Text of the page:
bullfights-eric-bourdon-440

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“On the road to holidays… and bullfights”
 
(Spanish-style bullfights = corridas de toros)
Pen and marker on paper, 2017
© Eric Bourdon

 

     This drawing was inspired by the contrast between the awareness campaigns against the abandonment of pets on the roads to holidays, carried out by the animal welfare associations, and the festive torture of other animals, supported by the law and mostly funded by public money.

     Empathy is the ability to understand and share the feelings of another. While empathy is stimulated on one side, it is reduced to nothingness on the other. Even more, one encourages not only to stay passive, but also to take a positive pleasure in the spectacle of another’s suffering.

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nazi-philosopher-martin-heidegger-nazism

 

     It’s a most common question, especially since we discovered that Martin Heidegger, the ‘philosopher of authenticity’ was not only personally involved in Nazism, but his so-called ‘philosophy’ was essentially an intellectual (and highly sophisticated) phrasing of the Nazi ideology. The publication of his courses and lectures, writings in their original form, private letters and public statements, and a huge number of texts he wanted to be published only after his death, make this issue increasingly important.

 

See The Introduction of Nazism into Philosophy
in Light of the Unpublished Seminars of 1933-1935

by Emmanuel Faye, Yale University Press, 2009.

INDIES Book of the Year Award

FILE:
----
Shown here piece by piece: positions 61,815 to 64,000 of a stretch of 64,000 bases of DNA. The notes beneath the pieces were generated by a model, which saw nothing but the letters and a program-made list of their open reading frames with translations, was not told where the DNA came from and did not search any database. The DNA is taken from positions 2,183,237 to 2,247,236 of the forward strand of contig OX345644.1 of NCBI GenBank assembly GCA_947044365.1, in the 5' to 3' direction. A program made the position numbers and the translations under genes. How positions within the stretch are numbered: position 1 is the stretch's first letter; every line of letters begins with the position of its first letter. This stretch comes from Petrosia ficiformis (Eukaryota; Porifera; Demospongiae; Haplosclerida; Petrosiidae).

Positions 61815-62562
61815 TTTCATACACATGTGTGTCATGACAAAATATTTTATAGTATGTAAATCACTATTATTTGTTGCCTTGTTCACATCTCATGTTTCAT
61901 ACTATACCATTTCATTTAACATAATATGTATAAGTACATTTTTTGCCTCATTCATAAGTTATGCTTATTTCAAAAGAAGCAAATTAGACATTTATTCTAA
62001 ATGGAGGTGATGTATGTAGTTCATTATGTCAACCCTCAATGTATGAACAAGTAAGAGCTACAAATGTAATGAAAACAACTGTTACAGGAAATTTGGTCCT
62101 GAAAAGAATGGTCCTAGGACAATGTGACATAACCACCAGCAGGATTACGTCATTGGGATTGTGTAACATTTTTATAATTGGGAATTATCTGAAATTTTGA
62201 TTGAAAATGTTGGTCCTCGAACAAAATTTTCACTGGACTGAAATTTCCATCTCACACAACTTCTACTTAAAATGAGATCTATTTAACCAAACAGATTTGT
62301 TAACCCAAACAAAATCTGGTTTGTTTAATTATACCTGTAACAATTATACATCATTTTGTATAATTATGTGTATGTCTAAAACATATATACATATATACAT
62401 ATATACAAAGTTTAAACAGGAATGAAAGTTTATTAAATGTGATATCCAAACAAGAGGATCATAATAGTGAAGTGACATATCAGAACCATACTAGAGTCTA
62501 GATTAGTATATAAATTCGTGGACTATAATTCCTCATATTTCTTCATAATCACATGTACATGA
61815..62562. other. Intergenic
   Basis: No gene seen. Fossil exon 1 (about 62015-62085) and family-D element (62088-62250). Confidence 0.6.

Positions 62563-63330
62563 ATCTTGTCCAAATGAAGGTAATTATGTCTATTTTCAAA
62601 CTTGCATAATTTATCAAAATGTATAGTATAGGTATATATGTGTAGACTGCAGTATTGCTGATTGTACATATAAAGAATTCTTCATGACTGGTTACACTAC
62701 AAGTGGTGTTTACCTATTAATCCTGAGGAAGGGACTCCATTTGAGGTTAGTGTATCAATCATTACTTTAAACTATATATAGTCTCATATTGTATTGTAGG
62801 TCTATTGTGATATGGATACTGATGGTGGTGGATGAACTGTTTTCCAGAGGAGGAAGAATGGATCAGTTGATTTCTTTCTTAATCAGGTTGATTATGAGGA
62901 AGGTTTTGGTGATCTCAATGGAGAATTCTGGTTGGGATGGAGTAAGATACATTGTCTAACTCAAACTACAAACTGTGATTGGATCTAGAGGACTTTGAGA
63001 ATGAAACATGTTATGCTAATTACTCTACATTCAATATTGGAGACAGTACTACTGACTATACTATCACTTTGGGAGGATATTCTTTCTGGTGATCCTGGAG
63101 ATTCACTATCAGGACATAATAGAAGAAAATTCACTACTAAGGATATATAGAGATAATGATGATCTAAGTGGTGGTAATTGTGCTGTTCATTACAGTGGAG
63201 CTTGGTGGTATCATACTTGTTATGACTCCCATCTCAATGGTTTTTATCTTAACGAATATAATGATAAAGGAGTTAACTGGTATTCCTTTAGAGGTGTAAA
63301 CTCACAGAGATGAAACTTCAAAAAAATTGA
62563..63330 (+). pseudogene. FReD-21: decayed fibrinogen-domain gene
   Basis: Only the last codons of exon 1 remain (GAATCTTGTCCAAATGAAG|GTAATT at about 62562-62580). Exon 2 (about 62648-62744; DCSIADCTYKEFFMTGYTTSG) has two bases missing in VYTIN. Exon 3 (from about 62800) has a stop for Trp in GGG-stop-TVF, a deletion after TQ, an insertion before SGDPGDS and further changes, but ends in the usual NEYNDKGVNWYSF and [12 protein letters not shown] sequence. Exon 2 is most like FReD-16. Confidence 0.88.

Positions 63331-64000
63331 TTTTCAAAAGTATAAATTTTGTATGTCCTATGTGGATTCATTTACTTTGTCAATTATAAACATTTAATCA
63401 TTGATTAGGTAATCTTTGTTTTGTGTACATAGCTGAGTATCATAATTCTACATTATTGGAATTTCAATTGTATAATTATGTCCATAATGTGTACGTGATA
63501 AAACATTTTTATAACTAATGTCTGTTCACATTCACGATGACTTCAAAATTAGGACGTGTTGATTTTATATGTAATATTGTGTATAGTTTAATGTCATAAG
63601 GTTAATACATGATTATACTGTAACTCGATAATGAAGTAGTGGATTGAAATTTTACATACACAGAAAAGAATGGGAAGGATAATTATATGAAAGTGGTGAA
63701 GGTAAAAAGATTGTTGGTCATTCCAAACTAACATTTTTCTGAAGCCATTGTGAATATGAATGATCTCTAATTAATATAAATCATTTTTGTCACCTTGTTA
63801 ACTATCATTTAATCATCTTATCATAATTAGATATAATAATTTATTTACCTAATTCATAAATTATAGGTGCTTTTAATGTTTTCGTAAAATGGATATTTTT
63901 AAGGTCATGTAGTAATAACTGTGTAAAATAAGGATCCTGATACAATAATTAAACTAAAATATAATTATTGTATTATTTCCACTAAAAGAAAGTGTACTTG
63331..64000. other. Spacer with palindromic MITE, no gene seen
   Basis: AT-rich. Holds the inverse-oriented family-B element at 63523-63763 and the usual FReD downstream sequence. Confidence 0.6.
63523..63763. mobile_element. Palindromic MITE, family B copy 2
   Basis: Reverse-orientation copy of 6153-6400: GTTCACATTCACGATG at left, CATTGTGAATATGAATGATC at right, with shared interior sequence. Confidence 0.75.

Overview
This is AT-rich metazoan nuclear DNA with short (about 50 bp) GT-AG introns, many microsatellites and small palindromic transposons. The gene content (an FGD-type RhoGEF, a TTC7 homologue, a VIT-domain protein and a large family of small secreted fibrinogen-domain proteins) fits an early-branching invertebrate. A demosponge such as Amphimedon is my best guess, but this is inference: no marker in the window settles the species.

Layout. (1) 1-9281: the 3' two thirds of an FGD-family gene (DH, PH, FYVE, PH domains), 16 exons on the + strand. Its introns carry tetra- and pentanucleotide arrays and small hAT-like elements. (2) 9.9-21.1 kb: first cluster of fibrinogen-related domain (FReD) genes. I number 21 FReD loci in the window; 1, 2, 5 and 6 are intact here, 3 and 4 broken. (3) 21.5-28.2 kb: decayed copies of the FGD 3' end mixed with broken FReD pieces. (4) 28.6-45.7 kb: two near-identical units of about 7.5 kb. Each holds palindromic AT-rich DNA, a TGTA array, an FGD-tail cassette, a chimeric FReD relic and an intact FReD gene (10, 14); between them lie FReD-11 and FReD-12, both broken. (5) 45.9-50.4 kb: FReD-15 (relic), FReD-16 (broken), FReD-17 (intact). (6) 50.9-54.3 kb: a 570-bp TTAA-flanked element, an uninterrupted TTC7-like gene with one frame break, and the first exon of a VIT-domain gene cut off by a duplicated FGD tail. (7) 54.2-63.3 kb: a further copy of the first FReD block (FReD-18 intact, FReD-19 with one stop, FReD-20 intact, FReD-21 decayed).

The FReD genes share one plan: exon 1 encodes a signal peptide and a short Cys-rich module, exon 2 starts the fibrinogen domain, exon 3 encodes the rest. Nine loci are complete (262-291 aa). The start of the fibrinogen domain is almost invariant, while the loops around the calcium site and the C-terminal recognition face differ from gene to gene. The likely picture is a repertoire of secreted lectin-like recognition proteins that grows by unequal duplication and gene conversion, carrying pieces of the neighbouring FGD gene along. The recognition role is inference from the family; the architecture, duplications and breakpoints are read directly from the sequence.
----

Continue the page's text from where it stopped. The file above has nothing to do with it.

in the Philosophy category, by Foreword Magazine.

 

© Eric Bourdon

Silver Gundestrup cauldron Denmark

 

Silver Gundestrup cauldron from northern Denmark
© John Lee / The National Museum of Denmark

 
Source : From monsters to manga : golden age of art by the Celtic race that never was, by Maev Kennedy, 10 July 2015
 

Julia Farley, the London curator, said the museums hoped to explode the view that the Celts were a distinct race who kept moving west from eastern Europe until they ended up stranded to this day in Ireland, Scotland and Wales.

[…]

…the term “Celt” was used by the ancient Greeks to refer to anyone in Europe north of the Mediterranean. “The word Celt was used to describe what people were not – not Roman, not Viking, not Mediterranean, not metropolitan or imperial”, MacGregor [the British Museum’s director] said. “The name Celt is a badge of otherness.”

[…]

If they had no common language or shared bloodlines, what united the people for 2,500 years was art, spectacular pieces showing humans and animals tangled together like spaghetti – and an element of what Farley called “weirdness”, including helmets for both men and horses which transformed them into horned monsters.

 
Celts : British Museum, London, 24 September 2015 – 31 January 2016, National Museum of Scotland, Edinburgh, 10 March – 25 September 2016
 

Source : British Museum could send loans worth £1bn to the Gulf
by Martin Bailey, 15 July 2015

The Banquet Scene

 

‘The Banquet Scene’ ; gypsum wall panel relief fragment, 645BC-635BC
© The Trustees of the British Museum